Motivated by these previous studies, we use the cluster as a modelling unit, providing a complementary approach to variant-based models. The cluster structure of two influenza A subtypes is schematically represented in figure 1. The transmission dynamics of each cluster are modelled as a SIRI (susceptible-infected-recovered-infected) model, where reinfection occurs at a reduced rate owing to partial immunity between the constituent variants. Reinfection by a variant in a different cluster is assumed to occur at a higher rate to reflect lower cross-immunity, and increases with increase in the antigenic distance between the two clusters. We describe the conditions under which a resident cluster is replaced by an invader. By varying the parameter that controls cross-immunity between clusters, we implement a range of cluster replacement scenarios and formalize the processes of drift and shift evolution within the same model framework.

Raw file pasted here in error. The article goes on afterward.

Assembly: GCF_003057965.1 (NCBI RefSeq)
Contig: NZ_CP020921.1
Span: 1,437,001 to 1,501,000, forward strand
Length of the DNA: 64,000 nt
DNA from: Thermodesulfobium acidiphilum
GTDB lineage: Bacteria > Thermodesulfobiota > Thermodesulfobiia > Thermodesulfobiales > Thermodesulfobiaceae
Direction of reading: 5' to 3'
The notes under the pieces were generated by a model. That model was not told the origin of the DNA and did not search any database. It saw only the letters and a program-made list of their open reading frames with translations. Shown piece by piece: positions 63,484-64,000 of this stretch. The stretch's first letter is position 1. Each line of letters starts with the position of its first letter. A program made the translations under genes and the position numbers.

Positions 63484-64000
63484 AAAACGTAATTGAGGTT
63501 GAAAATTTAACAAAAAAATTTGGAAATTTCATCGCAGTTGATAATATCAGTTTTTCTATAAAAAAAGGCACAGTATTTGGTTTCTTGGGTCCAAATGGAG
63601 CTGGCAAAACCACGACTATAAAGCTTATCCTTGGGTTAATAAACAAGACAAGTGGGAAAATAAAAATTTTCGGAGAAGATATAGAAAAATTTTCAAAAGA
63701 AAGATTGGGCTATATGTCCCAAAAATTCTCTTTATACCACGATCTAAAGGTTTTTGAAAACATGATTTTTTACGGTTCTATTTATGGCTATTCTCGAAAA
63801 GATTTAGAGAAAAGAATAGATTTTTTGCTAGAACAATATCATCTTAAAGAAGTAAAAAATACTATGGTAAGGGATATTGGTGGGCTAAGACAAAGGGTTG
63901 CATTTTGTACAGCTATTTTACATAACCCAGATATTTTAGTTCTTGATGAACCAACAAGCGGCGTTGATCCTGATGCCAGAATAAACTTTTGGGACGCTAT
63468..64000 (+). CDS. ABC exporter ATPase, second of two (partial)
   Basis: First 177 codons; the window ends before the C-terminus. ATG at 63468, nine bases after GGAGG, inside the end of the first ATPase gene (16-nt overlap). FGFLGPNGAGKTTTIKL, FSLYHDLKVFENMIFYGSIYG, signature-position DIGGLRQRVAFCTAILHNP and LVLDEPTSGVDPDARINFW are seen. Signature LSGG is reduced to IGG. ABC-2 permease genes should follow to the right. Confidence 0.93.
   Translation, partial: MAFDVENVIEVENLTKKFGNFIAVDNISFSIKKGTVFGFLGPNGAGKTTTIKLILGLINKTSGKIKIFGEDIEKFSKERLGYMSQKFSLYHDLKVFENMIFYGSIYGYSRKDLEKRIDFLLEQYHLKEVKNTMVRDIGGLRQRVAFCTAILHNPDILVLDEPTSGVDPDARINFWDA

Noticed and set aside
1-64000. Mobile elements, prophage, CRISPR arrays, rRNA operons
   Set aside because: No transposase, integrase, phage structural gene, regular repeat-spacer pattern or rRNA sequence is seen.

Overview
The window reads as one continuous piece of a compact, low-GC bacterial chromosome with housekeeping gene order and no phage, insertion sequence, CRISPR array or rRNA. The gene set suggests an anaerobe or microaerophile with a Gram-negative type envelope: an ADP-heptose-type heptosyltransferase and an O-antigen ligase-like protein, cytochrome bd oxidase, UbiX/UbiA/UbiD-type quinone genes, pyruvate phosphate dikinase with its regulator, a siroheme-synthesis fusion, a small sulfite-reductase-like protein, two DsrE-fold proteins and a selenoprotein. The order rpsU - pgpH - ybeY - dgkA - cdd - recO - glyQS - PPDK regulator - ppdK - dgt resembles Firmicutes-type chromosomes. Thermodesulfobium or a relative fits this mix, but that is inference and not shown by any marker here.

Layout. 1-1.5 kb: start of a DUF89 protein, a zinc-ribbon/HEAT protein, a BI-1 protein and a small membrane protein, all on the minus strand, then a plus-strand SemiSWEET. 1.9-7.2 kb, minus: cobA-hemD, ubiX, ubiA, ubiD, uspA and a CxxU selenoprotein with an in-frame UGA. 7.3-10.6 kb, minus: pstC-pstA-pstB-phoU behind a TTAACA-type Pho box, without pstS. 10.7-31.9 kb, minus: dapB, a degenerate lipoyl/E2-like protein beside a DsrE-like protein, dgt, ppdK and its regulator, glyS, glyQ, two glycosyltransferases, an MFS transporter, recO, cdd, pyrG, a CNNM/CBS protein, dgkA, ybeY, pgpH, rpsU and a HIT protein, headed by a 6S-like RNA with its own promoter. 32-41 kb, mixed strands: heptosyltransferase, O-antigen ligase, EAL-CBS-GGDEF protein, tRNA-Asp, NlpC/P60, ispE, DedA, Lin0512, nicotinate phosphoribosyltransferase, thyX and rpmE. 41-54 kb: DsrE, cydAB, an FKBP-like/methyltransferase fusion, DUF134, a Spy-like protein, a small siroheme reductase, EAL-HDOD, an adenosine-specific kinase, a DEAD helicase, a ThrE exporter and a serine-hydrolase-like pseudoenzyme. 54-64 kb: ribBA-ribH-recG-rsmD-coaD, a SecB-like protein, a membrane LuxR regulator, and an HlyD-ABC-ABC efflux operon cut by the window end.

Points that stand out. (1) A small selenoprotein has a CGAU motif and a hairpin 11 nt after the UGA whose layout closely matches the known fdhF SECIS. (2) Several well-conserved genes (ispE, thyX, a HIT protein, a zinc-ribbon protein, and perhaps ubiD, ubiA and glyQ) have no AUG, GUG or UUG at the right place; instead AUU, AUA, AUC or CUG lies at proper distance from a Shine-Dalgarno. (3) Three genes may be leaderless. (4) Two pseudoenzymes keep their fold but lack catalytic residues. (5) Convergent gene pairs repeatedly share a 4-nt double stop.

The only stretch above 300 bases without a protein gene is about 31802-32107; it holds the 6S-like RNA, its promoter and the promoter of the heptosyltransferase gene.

Figure 1

Schematic of clusters of antigenic variants, together with drift and shift phenomena.

When considering only one cluster, the transmission dynamics induces a RT owing to partial immunity (Gomes et al. 2004, 2005; Breban & Blower 2005), and this is associated with a steep increase in the prevalence of infection. This threshold occurs at a value of transmission such as R0=1/σ, where σ (between 0 and 1) represents the risk reduction of reinfection resulting from partial immunity in response to a primary infection. Here, we extend the model and consider more than one cluster. We show that the RT has a striking role in the regulation of pathogen antigenic diversity. Cluster replacement is identified as the preferred behaviour when the transmissibility is restricted to a window immediately below the RT. With this motivation, we propose that if the transmissibilities of influenza A viruses lie within this window, then the evolutionary pattern of drift and shift that so uniquely characterize these viruses can be accounted for by the same principles.

2. A model with multiple clusters

2.1 Cluster definition